the next two Olympic/Paralympic Quadrennials. Entitled the 2020 Vision, the
plan embraces a comprehensive approach to bridging the gap between
provincial and national levels and international performance. The Canadian
Sailing Development Team will focus on this area, using Chris's skill and
experience to identify and nurture talent in a world class structure
leading to consistent long term success on the International Stage.

CYA President, Alan Lombard, commenting on the appointment, said, "CYA is
determined to put in place a long term sustainable structure that will
equip our young sailors with the skills and experience to perform at the
highest levels. Chris Cook's appointment is one of a number of exciting
initiatives that CYA is putting in place"

CYA's High Performance Director Ken Dool said, "CYA is determined to
achieve results through the creation of a system that is both robust and
World Class. The addition of Chris in a development coaching capacity will
help direct young athletes towards achieving both personal and federation

Chris is a high performing Finn sailor who finished 5th in the 2008 Olympic
Games and had numerous podium finishes at International and North American
based championships including a recent Bronze Medal finish at the World Cup
Event in Palma in 2012. Chris was on target to compete in his second games
this year until struck by illness in the final trial. His immediate support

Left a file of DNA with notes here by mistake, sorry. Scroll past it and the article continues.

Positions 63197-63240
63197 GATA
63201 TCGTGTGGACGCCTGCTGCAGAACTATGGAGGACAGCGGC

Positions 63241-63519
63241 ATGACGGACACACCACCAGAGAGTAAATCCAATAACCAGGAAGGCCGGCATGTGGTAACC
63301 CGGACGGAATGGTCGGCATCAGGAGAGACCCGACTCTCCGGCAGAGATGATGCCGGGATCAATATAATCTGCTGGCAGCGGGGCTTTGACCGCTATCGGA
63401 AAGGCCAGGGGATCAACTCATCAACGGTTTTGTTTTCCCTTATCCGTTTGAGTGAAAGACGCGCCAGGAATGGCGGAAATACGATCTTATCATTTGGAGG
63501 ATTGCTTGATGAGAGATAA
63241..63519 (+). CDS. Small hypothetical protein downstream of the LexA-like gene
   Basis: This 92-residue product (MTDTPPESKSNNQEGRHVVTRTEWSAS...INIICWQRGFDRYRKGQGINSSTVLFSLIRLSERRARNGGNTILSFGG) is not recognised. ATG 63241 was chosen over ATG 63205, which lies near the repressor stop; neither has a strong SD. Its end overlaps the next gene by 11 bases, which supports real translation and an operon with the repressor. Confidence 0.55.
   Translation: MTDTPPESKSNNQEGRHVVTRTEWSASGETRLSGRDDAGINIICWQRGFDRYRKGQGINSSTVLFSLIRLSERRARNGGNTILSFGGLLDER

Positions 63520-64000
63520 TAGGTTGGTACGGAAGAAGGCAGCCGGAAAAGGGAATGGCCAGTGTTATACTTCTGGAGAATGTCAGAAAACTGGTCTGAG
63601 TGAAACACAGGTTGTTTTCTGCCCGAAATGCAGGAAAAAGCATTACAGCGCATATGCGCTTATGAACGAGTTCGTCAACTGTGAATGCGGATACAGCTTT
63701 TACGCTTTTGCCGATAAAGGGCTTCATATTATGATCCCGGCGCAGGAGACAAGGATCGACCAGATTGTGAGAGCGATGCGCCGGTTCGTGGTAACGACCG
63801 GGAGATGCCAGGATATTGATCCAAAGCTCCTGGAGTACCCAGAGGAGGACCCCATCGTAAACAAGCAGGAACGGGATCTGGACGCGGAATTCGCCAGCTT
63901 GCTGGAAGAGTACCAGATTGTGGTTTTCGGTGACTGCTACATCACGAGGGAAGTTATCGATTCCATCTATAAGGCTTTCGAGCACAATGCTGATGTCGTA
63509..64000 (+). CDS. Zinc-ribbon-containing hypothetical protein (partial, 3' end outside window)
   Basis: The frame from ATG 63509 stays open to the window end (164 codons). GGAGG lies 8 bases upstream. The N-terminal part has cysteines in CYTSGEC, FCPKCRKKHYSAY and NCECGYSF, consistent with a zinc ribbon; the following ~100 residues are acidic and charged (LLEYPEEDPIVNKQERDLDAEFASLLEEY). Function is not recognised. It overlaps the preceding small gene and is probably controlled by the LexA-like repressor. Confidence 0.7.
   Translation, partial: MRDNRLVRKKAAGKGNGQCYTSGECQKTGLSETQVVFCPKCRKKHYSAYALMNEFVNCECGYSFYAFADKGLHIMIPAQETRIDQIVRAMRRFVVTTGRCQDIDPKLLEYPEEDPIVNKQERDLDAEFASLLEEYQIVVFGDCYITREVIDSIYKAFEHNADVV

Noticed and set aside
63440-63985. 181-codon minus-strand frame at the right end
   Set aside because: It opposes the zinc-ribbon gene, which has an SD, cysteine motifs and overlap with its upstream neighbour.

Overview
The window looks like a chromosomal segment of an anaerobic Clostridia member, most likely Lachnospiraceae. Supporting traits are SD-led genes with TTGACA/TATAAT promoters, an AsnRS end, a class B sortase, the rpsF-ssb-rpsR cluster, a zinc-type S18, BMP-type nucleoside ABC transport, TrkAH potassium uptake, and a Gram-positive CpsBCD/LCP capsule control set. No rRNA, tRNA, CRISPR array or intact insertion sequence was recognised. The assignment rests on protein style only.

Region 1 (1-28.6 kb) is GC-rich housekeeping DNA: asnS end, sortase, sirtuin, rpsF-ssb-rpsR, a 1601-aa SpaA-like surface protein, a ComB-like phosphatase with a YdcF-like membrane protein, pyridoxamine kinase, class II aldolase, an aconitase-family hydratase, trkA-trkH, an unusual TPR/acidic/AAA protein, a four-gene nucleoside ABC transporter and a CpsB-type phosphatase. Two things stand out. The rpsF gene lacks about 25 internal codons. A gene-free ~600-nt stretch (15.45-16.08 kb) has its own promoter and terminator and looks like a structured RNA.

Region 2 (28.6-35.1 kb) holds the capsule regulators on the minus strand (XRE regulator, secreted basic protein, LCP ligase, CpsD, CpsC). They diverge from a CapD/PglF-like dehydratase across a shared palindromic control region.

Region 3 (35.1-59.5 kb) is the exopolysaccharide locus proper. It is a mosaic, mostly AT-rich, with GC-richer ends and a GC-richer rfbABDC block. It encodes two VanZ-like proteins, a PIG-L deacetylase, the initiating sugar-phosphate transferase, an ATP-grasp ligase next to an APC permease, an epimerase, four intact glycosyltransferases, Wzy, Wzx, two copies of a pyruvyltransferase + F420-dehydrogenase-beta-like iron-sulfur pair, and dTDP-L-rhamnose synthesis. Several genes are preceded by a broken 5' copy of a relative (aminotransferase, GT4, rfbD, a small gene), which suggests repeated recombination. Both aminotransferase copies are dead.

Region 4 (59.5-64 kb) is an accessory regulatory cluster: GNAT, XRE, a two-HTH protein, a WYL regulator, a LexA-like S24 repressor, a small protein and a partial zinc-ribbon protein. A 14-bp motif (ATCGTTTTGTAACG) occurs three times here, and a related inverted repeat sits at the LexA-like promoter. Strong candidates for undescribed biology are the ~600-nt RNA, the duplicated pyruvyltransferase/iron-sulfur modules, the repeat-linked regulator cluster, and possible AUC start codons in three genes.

for his fellow Finn sailor, Greg Douglas, who benefitted most from Chris's
withdrawal, was a display of his high quality sportsmanship.

Chris will take up his role effective immediately, joining the current High
Performance Management Team of Brian Todd, Steve Mitchell, Erik Stibbe and
High Performance Director Ken Dool. -- Full report:

COMMENT: Kudos to Canada for quickly addressing the need to enhance their
youth development. For North America to get back on the podium at the 2016
Olympics, an improved plan among neighboring countries for the
post-Optimist years must be part of the program. - Craig Leweck,

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* Weymouth, UK (September 3, 2012) - Three days of competition is now
complete at the 2012 Paralympic Sailing Regatta, with events held in
Single-Person Keelboat (2.4mR), Two-Person Keelboat (SKUD18), and
Three-Person Keelboat (Sonar). Mostly light winds have prevailed, but with
six of the 11 races now completed, a discard in the scoring is permitted.
Leading the North American contingent is SKUD 18 team Jen French/ JP
Creignou (USA) in third, just two points off the lead. Competition
concludes September 6. Results: